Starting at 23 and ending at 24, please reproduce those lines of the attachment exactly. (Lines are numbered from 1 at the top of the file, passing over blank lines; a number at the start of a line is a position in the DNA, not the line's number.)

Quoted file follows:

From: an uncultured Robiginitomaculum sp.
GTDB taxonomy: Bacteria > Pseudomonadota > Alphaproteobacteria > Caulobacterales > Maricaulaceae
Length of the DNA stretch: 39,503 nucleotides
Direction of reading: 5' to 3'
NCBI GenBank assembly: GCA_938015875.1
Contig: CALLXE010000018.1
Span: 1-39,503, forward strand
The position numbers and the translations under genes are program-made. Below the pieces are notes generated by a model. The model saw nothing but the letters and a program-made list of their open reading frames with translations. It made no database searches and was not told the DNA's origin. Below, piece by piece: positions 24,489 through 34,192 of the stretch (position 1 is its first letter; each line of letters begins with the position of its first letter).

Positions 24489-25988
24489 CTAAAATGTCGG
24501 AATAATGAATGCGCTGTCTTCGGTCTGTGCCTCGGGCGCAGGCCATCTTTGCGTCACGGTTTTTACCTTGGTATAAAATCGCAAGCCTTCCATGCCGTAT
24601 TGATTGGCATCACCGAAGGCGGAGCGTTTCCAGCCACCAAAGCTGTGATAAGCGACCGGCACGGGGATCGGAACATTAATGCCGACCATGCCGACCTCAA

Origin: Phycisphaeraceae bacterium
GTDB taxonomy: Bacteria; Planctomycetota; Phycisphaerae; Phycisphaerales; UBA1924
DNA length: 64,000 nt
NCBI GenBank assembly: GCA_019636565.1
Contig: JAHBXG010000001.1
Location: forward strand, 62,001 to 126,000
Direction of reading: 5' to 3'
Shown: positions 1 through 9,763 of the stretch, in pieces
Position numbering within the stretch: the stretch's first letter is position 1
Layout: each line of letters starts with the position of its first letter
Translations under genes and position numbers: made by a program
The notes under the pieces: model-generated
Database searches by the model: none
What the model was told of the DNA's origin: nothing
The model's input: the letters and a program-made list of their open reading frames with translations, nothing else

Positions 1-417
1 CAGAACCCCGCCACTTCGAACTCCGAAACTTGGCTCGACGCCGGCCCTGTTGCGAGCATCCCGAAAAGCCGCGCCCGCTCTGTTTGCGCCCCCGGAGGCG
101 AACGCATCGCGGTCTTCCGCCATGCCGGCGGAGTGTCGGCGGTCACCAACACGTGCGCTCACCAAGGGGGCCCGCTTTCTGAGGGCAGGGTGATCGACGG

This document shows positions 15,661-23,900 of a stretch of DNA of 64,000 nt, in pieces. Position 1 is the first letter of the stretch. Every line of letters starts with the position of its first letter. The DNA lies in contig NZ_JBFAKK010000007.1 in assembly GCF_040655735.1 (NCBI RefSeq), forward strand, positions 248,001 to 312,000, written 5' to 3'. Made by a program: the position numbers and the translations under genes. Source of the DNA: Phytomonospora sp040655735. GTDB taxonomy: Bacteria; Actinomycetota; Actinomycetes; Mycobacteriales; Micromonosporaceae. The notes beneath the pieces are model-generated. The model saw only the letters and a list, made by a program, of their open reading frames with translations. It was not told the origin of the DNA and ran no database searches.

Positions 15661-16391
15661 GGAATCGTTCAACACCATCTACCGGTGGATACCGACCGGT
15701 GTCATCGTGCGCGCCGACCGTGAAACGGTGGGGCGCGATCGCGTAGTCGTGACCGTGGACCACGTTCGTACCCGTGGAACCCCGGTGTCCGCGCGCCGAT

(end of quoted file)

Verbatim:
Translations under genes and position numbers: made by a program
The notes under the pieces: model-generated